I think there's a reasonable middle ground between gaslighting and putting too heavy a weight on too young a child's shoulders. ifds,sn9 is right that telling him it's his job to help children in war-torn areas has the potential to backfire and compound problems: it makes it his job to fix something he cannot fix, and that even you cannot fix. I think emphasizing that there are many grown-up helpers who do everything they can to keep children safe is fine. You can do that without outright lying to him, and while emphasizing that he is safe, that he'll always have food and medicine. "Yes, but" can be very validating. "Yes, it's sad that not all the helpers can help all of the children. But you are very safe with us and we will always help you. There is no war here. It is okay to be sad about war sometimes. But we love you very much and are so happy we live in a place with a lot of food and medicine."

I think, with a young child with anxiety, too, it's also important not to let them dwell too much. After you've had a few conversations about it, acknowledge feelings, and then distract by giving the child something concrete or physical to do. "Yes, I know it's very sad. Let's go for a walk and get some fresh air." or "It is scary to think about. Can you mix these cupcakes for me? I'll put some music on." Something like that.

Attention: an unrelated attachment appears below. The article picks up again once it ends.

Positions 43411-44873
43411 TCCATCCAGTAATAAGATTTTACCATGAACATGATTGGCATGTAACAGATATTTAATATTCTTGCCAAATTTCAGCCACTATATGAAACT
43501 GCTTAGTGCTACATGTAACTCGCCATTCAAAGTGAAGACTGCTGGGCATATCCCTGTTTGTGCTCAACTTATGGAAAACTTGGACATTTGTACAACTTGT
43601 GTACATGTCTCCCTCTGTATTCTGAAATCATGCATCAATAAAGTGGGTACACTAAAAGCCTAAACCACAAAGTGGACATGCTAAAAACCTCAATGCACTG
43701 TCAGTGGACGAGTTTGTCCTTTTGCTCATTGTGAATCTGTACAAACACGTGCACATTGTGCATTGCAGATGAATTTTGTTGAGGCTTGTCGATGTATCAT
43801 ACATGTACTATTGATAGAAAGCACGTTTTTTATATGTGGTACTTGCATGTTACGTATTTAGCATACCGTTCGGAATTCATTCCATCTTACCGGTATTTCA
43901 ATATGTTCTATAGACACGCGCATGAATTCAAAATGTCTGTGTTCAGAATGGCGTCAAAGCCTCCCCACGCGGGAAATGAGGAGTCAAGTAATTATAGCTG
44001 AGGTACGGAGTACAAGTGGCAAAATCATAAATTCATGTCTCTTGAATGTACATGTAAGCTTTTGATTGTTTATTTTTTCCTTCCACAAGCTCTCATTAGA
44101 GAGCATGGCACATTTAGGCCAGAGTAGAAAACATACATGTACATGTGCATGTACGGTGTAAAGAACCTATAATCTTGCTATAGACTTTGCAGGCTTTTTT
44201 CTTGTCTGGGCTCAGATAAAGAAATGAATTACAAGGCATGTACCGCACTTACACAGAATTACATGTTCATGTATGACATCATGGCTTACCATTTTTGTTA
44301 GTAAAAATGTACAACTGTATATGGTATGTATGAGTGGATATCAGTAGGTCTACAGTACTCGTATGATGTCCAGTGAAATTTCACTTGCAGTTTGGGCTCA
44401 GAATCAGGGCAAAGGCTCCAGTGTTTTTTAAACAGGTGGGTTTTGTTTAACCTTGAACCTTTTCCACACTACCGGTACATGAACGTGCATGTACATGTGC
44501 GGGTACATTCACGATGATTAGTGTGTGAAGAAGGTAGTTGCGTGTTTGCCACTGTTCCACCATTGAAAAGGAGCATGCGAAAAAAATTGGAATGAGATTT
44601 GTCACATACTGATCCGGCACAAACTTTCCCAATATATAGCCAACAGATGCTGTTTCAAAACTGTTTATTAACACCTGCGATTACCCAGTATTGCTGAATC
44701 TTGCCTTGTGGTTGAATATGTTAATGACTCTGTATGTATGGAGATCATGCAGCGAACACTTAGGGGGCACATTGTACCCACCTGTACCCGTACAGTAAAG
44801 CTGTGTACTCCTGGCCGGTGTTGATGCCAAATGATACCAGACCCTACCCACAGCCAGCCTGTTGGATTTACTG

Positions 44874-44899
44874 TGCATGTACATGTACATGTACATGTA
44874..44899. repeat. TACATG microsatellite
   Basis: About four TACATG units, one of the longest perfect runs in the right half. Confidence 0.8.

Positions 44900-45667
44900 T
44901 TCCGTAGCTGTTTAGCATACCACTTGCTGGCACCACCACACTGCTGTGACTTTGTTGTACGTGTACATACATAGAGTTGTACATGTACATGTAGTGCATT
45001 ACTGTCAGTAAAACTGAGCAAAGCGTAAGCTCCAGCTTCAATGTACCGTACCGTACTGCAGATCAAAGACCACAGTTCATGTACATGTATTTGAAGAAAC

posted by PhoBWanKenobi at 8:56 AM on May 30, 2016 [4 favorites]


You're biting off more than you can chew by trying to get a 2-year-old to come to accept the fact that there is war and that children suffer and die in war. I'm in my 30s and I don't accept that.